We may also mention here that the submission of learned senior counsel for respondent no.1 that he did not get adequate opportunity against the proposed action baed on the enquiry report before the changed disciplinary authority, namely, respondent no.7 is a contention which has nothing to do with the competence of respondent no.7 as the disciplinary authority to pass impugned order of dismissal under Regulation 7. The contention about absence of reasonable opportunity to make such a representation before the new disciplinary authority has not been gone into by the High Court. Therefore, it cannot be considered by us at this stage. We, however make it clear that as the High Court has allowed the writ petition only on the short ground about the competence of respondent no.7 to pass the impugned order of dismissal and as we disagree with the said view of the High Court and as the High Court has not gone into other contentions canvassed by learned counsel for respondent no.1 for challenging the impugned order it will also be open to respondent no.1 to challenge the impugned order of dismissal on the ground of non-availability of reasonable opportunity for putting forward his defence before the ultimate disciplinary authority, as the proceedings will have to be remanded to the High Court for a fresh decision on merits on other contentions that may be open for respondent no.1, which of course will be decided by the High Court in accordance with law after hearing all concerned.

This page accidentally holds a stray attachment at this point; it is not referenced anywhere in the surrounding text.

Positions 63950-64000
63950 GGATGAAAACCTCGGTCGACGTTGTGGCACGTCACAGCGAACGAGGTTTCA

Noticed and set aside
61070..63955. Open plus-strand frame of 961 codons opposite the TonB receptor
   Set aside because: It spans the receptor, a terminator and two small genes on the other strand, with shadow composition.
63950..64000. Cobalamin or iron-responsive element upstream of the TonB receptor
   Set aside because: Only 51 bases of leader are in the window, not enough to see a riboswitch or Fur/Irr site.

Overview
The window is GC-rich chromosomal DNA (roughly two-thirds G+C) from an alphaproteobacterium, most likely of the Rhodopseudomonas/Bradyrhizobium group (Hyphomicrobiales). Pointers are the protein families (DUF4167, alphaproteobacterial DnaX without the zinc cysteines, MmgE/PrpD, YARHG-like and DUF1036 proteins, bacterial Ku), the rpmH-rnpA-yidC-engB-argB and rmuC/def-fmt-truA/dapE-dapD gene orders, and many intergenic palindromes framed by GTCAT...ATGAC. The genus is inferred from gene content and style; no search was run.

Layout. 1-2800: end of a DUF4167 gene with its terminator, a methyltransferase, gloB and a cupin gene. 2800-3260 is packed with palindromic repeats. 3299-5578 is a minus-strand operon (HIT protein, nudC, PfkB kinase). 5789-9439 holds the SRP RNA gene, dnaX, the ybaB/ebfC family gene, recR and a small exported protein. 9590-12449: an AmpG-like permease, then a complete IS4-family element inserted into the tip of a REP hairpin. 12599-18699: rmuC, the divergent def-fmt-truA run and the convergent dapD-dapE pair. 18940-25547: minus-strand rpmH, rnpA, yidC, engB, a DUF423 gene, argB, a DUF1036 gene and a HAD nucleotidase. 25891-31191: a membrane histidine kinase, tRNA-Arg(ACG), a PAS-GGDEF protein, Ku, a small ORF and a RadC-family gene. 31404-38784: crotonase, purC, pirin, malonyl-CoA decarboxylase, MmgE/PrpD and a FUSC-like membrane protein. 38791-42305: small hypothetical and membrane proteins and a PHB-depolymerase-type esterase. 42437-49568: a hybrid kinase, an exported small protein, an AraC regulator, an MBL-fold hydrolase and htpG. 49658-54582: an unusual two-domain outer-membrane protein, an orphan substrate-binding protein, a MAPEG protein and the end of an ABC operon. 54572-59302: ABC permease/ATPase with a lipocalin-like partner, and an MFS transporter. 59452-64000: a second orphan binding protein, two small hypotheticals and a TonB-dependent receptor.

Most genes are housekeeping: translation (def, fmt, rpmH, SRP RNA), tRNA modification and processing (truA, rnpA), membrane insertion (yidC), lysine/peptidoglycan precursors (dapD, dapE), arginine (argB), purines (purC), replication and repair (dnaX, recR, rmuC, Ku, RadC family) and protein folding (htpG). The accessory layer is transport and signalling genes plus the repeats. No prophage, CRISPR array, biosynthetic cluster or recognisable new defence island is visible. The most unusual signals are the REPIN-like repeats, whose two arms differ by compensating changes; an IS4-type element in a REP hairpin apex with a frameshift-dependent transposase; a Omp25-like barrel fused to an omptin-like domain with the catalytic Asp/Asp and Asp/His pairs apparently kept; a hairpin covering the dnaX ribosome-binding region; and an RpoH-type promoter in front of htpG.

In the result this appeal succeeds and is allowed. The order of the High Court is quashed and set aside. Writ Petition No.3841 of 1986 is restored to the file of the High Court for decision on merits on remaining contentions which may be canvassed by respondent no.1 against the impugned order of dismissal. As respondent no.1 is out of service since 21st March 1986 and as pending this appeal the order of the High Court was stayed by this Court we request the High Court to make it convenient to dispose of the remanded proceedings in the aforesaid writ petition at its earliest convenience and preferably within six months from the receipt of the writ of this order at its end. In the facts and circumstances of the case there shall be no order as to costs.